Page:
Summer’s coming next week after the rainsBy DJ Yap
Philippine Daily Inquirer
Time to dust off those swimsuits and stock up on sunblock: Summer could officially start next week, the state weather bureau said on Friday.
But while “hot and humid” could be the default mode in the coming days, the northeast monsoon, locally known as hanging amihan, will have a last hurrah over the weekend, according to Nathaniel Servando, chief of the Philippine Atmospheric, Geophysical and Astronomical Services Administration (Pagasa).
Servando said a low pressure area (LPA) was developing in the Pacific Ocean and might spoil the prospect of sunny days in the southern parts of the country, especially Mindanao, over the weekend.
“We expect that the LPA will bring thunderstorms and rain showers over Eastern Visayas, Caraga, Eastern Mindanao and Davao regions on March 3. But (it) will not affect Luzon and most parts of the Visayas,” the weather chief said.
By March 6, the LPA, which is not expected to develop into a storm, would have dissipated, Servando said.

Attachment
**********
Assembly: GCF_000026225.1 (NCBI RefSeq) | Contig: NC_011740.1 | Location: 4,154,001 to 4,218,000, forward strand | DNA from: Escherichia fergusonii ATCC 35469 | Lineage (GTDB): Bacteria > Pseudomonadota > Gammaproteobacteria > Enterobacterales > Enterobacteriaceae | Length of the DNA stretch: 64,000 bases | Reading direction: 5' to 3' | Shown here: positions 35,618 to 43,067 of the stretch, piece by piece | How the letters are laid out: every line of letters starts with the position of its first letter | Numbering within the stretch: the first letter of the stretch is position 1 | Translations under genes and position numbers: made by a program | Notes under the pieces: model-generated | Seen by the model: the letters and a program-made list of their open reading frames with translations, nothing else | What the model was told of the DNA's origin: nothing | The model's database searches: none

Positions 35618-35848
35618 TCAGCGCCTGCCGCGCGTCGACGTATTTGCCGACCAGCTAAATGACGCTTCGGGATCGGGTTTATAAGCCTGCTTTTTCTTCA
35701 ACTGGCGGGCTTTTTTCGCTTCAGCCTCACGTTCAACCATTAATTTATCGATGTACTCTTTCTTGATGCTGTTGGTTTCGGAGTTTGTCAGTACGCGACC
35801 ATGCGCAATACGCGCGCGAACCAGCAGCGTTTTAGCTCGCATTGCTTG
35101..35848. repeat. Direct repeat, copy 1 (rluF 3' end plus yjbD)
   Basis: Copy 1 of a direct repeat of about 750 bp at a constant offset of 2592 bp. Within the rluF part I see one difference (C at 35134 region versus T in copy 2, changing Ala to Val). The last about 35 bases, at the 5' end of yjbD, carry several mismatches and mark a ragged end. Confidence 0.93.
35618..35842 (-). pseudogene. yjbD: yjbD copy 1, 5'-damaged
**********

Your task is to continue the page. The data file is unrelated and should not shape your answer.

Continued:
Over the rest of the country, “it’s going to be a typically hot and humid summer with temperatures ranging from 35-37 degrees Celsius,” Servando said.
Summer would reach its peak in April and would probably last until the first half of May, he said, adding that no El Niño or La Niña phenomena—with their irregular weather patterns—were expected.
According to Pagasa, the whole country will be partly cloudy with isolated rain showers or thunderstorms on Sunday, particularly over Eastern Visayas and the regions of Caraga and Davao.
Moderate to strong winds blowing from the east to northeast will prevail over the northern and eastern sections of the country, and coastal waters along these areas will be moderate to rough, the weather bureau said.
“Elsewhere, winds will be light to moderate (and will be) coming from the northeast with slight to moderate seas,” Pagasa added.
He said this was practically the last surge of the northeast monsoon or the winds blowing from Siberia. The northeast monsoon usually begins in October and lasts until the first quarter of the following year.
“That’s when the easterly winds will become the dominant weather system in the Philippines,” marking the beginning of summer, he said. Easterlies are warm winds blowing from the Pacific Ocean.